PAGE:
The Abortion Clinic for People Caught in Folk Tales

Pauline Holdsworth


Conception from wind. That was my first. She was 17, thin wrists, flabbergasted eyes. When she told me, I half-believed her. She looked like she’d swallowed a gust of wind that got infected. But I was 26, just out of residency, a fresh coat of cynicism slapped on me. When she swore she’d never touched a man, I settled back into my skepticism. I knew how wind worked. I knew how teenagers worked.

But after the abortion, I swear I saw her body deflate. Her exhale was joyous, total. That night I woke up to the wind hammering at my windows, an invisible giant trying to wrench my house from the ground. In the morning I buttoned my shirt carefully and looked twice before I crossed the street. I couldn’t quite trust that sidewalks were sidewalks anymore. Blue could be lemons. Left could be Hades. Bodies could be lessons. For who, I wasn’t sure.

Conception from smelling bonedust. They came to me shaken, their cheeks sunken, glancing back over their left shoulder. For weeks, they said, their apartment had smelled like death. They cleaned out the fridge, scrubbed the mold they’d let creep up the grout. But then they met their ex for coffee, to hand over the last of his belongings, and his smile was too wide. He left chalky fingerprints on the sleek walnut table. They came back from the bathroom to a fine layer of dust floating on their coffee. That night they started to throw up. They dreamed only of dead and dying things. “I feel like he made me into a coffin,” they said. After they took the first pill I slipped out of the clinic and sat with them until the sky opened. We waited for the air to clear their nostrils, for the first inhale that tasted like spring.

Conception from eating peppercorn. A grad student, determined to be rational. She came with a notebook. “I want to know how to make sure this doesn’t happen again,” she said, ready to list the foods she should never eat. I flipped back through my patient notes. Conception from eating rose. Conception from eating spinach. Conception from eating mango. Conception from eating watercress. She was already so skinny. “Just come back,” I told her, “if you need me.”

Conception from plucking flowers. She was three months out from her second C-section, still wincing when she sat. Beauty and the Beast was her daughter’s favorite story, but she thought clipping a lilac from her own garden wouldn’t hurt. “I should have left the flowers where they were,” she said. I told her I had seen a patient the week before who proved the world was more cunning than that. Conception from smelling flowers. When a story decided to grab hold of you, to make you a punishment, a vessel, a parable, there was very little you could do. Except for this.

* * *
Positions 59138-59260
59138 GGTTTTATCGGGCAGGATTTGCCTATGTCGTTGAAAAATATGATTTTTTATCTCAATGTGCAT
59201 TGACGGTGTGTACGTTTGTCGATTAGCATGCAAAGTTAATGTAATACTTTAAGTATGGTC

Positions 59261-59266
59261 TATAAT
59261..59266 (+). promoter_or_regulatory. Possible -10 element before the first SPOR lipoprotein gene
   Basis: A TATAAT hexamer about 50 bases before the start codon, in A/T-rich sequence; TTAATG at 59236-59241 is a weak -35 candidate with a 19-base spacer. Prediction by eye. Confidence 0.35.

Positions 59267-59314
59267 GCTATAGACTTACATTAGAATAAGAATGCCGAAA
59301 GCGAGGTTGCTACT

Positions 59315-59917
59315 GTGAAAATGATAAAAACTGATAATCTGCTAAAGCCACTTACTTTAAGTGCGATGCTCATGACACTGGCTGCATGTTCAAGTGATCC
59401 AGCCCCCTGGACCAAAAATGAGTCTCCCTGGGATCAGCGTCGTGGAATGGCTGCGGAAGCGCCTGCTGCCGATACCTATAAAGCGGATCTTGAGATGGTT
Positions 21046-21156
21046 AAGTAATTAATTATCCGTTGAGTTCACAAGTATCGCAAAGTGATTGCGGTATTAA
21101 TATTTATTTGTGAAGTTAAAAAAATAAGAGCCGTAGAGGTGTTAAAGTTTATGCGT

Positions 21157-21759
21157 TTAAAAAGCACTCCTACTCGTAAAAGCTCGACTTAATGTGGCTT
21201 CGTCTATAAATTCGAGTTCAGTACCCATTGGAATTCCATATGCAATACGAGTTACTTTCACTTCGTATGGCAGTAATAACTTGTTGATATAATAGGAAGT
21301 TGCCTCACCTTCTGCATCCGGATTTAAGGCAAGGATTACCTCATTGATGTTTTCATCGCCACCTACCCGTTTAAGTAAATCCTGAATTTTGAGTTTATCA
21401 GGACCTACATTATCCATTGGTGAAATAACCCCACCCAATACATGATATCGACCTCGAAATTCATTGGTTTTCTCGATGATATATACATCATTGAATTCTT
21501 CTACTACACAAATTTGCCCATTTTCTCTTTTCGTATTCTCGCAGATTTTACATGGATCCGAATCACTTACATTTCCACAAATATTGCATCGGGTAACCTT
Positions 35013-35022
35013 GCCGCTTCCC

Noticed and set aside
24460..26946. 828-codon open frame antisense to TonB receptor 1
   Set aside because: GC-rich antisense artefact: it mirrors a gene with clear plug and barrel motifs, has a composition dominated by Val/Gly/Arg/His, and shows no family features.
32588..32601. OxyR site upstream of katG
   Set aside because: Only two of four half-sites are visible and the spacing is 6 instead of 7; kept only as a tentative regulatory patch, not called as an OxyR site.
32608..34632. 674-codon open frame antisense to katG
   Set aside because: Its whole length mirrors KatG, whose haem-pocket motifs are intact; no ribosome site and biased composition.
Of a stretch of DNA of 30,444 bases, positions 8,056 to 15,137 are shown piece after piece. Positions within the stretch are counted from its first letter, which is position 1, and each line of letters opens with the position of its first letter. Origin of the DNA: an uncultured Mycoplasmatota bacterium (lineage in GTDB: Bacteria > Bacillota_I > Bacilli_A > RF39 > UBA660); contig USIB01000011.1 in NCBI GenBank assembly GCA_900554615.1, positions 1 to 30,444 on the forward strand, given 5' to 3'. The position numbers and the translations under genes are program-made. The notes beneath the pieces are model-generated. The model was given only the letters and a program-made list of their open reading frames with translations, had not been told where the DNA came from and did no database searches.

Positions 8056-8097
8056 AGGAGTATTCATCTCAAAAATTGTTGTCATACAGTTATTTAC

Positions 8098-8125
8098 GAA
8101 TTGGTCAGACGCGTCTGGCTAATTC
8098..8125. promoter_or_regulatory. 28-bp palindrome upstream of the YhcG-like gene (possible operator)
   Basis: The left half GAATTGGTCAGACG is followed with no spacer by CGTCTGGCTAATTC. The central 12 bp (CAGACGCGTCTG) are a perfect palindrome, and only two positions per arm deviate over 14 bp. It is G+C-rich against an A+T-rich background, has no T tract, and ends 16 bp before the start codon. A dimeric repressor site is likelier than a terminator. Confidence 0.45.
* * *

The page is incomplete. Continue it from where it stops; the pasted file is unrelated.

A week after her appointment, she brought me a clipping of lilac.

Conception from drinking holy water. At first he thought it was a gift. The pastor who rebaptized him swore this was the best way for him to get pregnant. “You won’t even have to stop taking testosterone,” the pastor said. “God’s love is that powerful.” But then the scans came back. The pastor insisted this was God’s will, that he had to let dust turn back to dust inside him. I bent my head while he prayed before the abortion. I promised him this was another kind of sacrament.

Conception from fruit thrown against the breast. When it finally happens to me I am not surprised. Every day I squeeze past people who want to make me the moral of the story. “See,” they want to tell their children, “see what happens to people who do this.” I have always known I am vulnerable. Conception from spittle. Conception from wish. Conception from blood. Conception from the hiss of a cobra.

When it is my turn I find my colleague in the kitchen and she holds my hand. For years I have hacked away the stories sprouting in other people’s bodies, eager to make them fertile ground. Now my colleague smiles at me through a haze of green. Tendrils of stories wrap around my throat. As I lie down on the examination table, I tell myself what I have told my patients. A story can be infiltrated. An ending can mean anything. They squeeze their eyes shut, half-believing. A body is just a body, I insist. A pen is just a pen. Here. I give them one, so they have something real to hang on to, something sharp as a scythe. Cut your way out. 


Pauline Holdsworth is a writer and public radio producer who grew up in central Pennsylvania and now lives in Toronto, Canada. Her fiction has appeared in Bat City Review, Necessary Fiction, The Forge, and elsewhere. Her work has been shortlisted for The Masters Review 2021 Summer Short Story Award for New Writers and longlisted for the Wigleaf Top 50. This story was inspired by the pregnancy-related motifs in Stith Thompson’s Motif-Index of Folk-Literature.